(* Do the maths - a leased line install to a cabinet costs on the region of £10k for the install alone.

      Connecting that cab to the nearest cab/exchange costs the same because it's all wayleave and digging pipes, not the actual thing you lay inside them.

      That cabinet will happily serve the street, if you dig the entire streeet up or run phone lines to every house, costing a lot more than £10k.

      And you want to pay, what, even £50 a month? How much of that goes to the people who put in the infrastructure rather than the ISP? Less than a quarter? That's going to take them something like 2000-5000 monthly payments alone just to get their install money back, not counting ongoing costs and actually providing the service to you. How many houses in your street? 50? That means either every house for 10 years, guaranteed, or most of the houses for, say, 20 years. JUST TO RECOUP INSTALL COSTS.

      There's a reason nobody wants to pay to connect up people, especially in rural areas where you run 10s of km of cable to service a handful of people. It just doesn't scale without massive subsidies)

      1. Blotto Silver badge

        Re: Stupid

        I'm well aware of the costs of leased lines and hassle of way leaves. It's expensive for a reason. You can get any speed you want anywhere you want so long as you can afford to pay for the connection. The connection being the physical fibre, civils, lawyers, and active kit at each end plus the staff to hook it all up and do meaningful stuff.

        Ofcom are ploughing on regardless of the actual costs of connecting domestic households with proper connections that'll last the next hundred years of more. The altnets are paying lip service to connectivity doing it as cheaply as possible, almost surface ducting etc.

        The future is wireless. FTTP is an expensive side show. If you want FTTP do it properly and robustly and hopefully with more than 1 provider doing lastmile. Beating up the incumbent, lowering prices reducing the incentive for others to compete is nonsensical. Third party BB over OR provides next to no reason for OR to improve. Third parties able to choose OR or Virgin incentiveces OR to improve their offering and will keep prices competitive.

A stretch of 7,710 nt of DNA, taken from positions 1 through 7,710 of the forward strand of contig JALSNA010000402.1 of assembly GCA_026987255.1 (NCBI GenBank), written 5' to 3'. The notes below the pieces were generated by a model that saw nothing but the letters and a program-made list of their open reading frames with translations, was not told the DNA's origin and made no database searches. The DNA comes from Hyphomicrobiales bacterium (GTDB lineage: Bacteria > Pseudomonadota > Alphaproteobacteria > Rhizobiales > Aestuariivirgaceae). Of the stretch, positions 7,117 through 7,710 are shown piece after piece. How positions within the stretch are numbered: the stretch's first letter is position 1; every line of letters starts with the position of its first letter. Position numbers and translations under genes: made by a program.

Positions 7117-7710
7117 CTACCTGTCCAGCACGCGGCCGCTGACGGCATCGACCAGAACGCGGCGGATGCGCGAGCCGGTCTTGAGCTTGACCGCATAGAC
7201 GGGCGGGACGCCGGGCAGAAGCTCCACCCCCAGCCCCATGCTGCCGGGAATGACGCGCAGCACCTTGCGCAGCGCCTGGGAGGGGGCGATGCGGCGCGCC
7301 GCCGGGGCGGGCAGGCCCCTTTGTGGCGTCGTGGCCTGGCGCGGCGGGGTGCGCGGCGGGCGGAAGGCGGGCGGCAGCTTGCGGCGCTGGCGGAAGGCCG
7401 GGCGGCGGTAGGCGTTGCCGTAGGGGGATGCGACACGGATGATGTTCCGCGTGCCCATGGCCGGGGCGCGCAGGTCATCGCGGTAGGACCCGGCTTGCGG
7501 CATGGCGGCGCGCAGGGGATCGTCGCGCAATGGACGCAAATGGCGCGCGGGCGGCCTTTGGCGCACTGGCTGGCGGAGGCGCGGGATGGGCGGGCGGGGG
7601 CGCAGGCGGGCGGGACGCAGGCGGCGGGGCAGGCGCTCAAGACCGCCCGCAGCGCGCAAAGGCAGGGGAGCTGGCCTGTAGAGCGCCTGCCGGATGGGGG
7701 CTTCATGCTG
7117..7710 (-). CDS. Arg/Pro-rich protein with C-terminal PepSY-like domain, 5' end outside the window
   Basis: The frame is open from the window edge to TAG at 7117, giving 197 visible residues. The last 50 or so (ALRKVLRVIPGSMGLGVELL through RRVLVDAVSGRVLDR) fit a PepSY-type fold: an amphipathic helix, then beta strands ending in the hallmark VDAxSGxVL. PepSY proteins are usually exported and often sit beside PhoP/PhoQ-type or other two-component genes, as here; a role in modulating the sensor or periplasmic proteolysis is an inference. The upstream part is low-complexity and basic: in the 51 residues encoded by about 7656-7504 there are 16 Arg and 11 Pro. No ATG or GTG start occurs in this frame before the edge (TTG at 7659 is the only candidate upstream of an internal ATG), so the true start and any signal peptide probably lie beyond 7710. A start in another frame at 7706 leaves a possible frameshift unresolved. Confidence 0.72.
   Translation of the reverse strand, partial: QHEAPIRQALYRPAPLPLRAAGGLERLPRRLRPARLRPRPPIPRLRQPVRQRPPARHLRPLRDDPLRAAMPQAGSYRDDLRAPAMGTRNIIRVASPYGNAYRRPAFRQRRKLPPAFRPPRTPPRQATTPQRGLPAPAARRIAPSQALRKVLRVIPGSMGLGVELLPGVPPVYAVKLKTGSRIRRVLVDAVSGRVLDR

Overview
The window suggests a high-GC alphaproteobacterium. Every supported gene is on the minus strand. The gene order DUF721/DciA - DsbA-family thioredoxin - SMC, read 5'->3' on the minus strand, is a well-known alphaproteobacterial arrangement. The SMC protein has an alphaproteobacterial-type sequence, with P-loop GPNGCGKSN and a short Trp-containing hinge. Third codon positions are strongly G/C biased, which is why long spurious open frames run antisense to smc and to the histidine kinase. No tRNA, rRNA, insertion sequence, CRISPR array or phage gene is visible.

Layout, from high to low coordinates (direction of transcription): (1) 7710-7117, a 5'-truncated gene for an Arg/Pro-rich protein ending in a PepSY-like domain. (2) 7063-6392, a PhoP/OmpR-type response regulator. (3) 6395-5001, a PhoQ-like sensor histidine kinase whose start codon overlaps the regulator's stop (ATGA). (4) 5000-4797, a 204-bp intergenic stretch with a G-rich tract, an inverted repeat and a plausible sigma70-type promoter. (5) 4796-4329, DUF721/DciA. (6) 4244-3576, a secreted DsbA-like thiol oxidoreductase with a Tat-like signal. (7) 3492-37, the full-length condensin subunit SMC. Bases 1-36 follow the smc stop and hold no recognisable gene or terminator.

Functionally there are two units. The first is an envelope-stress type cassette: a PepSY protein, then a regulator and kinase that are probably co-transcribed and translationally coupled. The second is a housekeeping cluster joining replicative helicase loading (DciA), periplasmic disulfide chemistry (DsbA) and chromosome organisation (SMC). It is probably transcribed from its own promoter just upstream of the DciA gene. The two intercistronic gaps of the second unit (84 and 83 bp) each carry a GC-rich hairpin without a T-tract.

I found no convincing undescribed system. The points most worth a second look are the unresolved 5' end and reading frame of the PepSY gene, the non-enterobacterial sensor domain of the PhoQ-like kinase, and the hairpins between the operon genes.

1. Doctor Syntax Silver badge

          Re: Stupid

          "The future is wireless."

          Where does the bandwidth come from? Or are you extending wireless into the IR?

          1. Anonymous Coward
            Anonymous Coward

            Re: Stupid

            "The future is wireless."

            Said no one with clue, ever.

          2. K

            Re: Stupid

            @Doctor Syntax, have an upvote..

            I'd also extend your point and say, how do you reduce latency?

      2. Doctor Syntax Silver badge

        Re: Stupid

        "Letting BT's monopoly steal Virgin's fibre-only customers"

        How come that BT has a monopoly while Virgin has customers? The two seem contradictory?

        1. Anonymous Coward
          Anonymous Coward

          Re: Stupid

          "How come that BT has a monopoly while Virgin has customers? The two seem contradictory?"

          I get what you are trying to do here, make out everyone is having a go at poor old BT.

          Monopoly us? Noo.... we're just a little struggling copper carcass based Telecoms Company.

          Get Real.


          Because that's how BT is defined by Ofcom, having significant market power. aka. a Monopoly.

          1.16 We have also provisionally concluded that BT has significant market power (i.e. has a dominant position) in the market for standalone landline telephone services.

  2. Martin-73 Silver badge

    It's about time BT were allowed to tell their competitors to get stuffed. They already have to allow them a parasitic existence in their exchanges. They're COMPETITORS TO BT... why the HELL should BT have to share their infrastructure?

    1. Norman Nescio Silver badge

      BT's infrastructure?

      The buildings, wayleaves, and ducting are for the most part, taxpayer's infrastructure, built in the years between the nationalisation of private phone companies in 1912 (with the major exception of Kingston-upon-Hull) into the General Post Office, and the privatisation of BT in 1984.

      Quoting Wikipedia: ( )